The English kidnapped Pocahontas, to use as leverage, to stop her father's and uncle's attacks on their colonies. Pocahontas told her older sister that she was raped by Thomas Dale. She had no reason to lie about that. Rape was one of the worst crimes in Native American's eyes. They thought a man that would rape a women, should not be allowed to live, and they were tortured. While they had her captured they made Pocahontas into a Christian and renamed her "Rebecca." John Rolfe, as the fable was taught, wanted her in his life because of her sweetness and innocence. However letters written to Thomas Dale, Rolfe referred to her as "a thing." It is thought that Thomas Dale fathered her son Thomas. He made an agreement with John Rolfe to marry her because Dale had a wife and children back in England. King James was against their marriage since John Rolfe was a commoner. In England, commoners rarely married royalty. Afterall, she was an Indian princess. Pocahantas and John Rolfe married on April 5, 1614, and their only son, Thomas Rolfe's birthdate has never been found in any records. If it had been Rolfe's son he would have had his son registered. Whereas, if it was Thomas Dale's som it would have been hidden. The fact that they called him Thomas leads many to believe it was not Rolfe's son. The Powhatan's named their children after family members. So that would have made his name John, not Thomas. Their marriage helped to unite the colonists and Native Americans in peace, for a short time. In the spring of 1616, they both went to England, so Pocahontas could see John's people. They embarked on the ship that was to bring them back to Virginia in February 1617. Pocahontas and her father would never see each other again. Pocahontas died of a respiratory disease, in March 1617, in Gravesend, England. She was buried at St. George's Church, on the Thames River. Many Native American Indians think she was poisoned along with her sister and her brother-in-law, so the secret would never get out. This secret was harbored by the Mattaponi tribe until 2007. Oral history says that Pocahontas first husband was killed by the English as well. They did not find her first son, because he was taken and hid among Pocahontas' people.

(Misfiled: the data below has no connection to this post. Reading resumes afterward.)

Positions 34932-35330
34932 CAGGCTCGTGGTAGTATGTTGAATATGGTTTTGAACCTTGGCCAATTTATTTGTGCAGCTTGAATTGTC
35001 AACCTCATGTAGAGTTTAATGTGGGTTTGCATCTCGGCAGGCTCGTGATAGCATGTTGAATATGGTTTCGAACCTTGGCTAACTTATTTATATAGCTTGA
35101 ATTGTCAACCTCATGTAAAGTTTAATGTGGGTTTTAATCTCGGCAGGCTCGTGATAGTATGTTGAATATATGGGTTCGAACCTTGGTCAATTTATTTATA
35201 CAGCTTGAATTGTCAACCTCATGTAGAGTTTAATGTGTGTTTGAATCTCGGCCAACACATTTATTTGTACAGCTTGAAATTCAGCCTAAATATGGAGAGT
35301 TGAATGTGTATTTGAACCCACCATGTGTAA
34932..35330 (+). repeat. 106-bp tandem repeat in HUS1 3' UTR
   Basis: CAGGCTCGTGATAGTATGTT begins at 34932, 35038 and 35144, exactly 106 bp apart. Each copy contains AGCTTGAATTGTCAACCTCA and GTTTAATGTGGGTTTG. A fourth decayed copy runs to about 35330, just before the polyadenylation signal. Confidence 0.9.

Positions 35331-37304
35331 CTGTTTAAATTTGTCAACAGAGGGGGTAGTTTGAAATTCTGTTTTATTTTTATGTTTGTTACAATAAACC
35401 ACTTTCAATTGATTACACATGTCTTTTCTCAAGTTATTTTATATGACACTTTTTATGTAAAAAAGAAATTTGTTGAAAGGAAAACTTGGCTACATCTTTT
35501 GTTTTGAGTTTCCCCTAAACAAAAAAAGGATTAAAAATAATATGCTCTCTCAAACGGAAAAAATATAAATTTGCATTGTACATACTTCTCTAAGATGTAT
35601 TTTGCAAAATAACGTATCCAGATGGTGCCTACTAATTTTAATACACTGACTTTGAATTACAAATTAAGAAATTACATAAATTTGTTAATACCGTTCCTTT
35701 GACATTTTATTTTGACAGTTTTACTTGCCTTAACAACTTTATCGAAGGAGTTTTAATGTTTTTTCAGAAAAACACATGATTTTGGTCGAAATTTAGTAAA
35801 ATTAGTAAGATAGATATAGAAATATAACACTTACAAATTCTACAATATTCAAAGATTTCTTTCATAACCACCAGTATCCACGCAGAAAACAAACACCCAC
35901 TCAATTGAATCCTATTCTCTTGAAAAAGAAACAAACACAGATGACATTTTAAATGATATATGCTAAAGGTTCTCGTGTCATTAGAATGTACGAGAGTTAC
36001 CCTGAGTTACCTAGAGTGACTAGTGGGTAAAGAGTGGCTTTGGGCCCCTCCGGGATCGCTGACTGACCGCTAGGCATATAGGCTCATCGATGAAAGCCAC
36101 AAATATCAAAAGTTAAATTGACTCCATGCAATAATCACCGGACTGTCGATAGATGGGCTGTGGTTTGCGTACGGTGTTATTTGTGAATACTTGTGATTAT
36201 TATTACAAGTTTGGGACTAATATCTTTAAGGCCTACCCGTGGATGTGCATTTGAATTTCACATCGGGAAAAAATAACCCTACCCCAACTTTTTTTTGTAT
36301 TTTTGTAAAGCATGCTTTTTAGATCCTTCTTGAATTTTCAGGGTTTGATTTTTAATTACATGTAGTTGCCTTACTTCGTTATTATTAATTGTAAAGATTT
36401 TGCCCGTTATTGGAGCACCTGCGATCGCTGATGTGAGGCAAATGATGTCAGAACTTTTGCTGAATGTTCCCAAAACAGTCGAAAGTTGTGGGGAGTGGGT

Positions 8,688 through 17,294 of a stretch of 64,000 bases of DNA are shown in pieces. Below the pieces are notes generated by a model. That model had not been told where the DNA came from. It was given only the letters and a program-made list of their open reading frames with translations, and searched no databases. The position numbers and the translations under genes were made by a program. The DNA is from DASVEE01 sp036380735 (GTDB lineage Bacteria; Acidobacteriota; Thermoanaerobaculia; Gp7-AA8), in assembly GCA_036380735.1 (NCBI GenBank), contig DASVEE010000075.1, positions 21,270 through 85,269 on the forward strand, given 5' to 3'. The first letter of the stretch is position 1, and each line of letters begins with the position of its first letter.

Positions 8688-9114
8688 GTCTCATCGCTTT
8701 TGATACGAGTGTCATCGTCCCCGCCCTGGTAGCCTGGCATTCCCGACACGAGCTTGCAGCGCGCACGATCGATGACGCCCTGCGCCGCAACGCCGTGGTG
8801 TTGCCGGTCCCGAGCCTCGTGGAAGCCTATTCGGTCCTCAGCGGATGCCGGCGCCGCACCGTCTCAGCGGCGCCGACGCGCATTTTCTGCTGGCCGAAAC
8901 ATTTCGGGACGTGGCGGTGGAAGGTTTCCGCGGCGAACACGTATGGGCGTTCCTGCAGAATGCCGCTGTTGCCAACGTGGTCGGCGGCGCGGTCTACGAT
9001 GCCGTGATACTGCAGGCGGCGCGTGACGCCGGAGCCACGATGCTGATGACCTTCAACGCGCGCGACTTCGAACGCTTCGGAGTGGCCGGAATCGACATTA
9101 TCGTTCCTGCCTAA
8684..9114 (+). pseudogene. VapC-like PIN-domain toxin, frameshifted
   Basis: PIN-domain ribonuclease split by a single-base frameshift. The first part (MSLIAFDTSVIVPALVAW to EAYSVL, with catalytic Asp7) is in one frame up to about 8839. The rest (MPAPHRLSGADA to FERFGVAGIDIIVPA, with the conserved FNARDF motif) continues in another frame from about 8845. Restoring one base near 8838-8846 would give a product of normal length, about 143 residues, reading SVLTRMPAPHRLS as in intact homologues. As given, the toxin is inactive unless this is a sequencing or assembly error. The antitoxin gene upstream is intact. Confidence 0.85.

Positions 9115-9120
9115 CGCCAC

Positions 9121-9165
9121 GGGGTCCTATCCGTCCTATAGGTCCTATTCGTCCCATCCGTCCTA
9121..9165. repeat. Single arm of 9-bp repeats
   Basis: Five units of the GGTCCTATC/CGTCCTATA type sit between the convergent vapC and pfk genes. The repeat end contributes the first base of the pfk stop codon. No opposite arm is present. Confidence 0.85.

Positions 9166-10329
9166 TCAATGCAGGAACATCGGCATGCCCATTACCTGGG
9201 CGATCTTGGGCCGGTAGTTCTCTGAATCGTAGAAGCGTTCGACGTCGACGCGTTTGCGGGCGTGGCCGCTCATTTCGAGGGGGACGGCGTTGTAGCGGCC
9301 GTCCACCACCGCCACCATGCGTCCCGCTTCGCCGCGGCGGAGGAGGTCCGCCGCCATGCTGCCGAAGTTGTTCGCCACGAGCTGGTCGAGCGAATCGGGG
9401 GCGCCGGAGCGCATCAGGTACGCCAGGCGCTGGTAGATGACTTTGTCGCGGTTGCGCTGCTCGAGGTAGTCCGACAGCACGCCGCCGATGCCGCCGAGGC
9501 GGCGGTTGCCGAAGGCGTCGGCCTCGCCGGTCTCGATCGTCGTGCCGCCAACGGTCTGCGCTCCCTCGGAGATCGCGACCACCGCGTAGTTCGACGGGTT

Shortly after her death, her father mourns and dies in less than a year. He most likely was told about her fate by her eldest sister. Then Thomas Dale had the very nerve to ask for the hand of her younger sister, but Powhatan refused. Now we know why. The man was already married to an English wife and had children. He just wanted someone in Jamestown to share his bed. Powhatan saw right through this plan.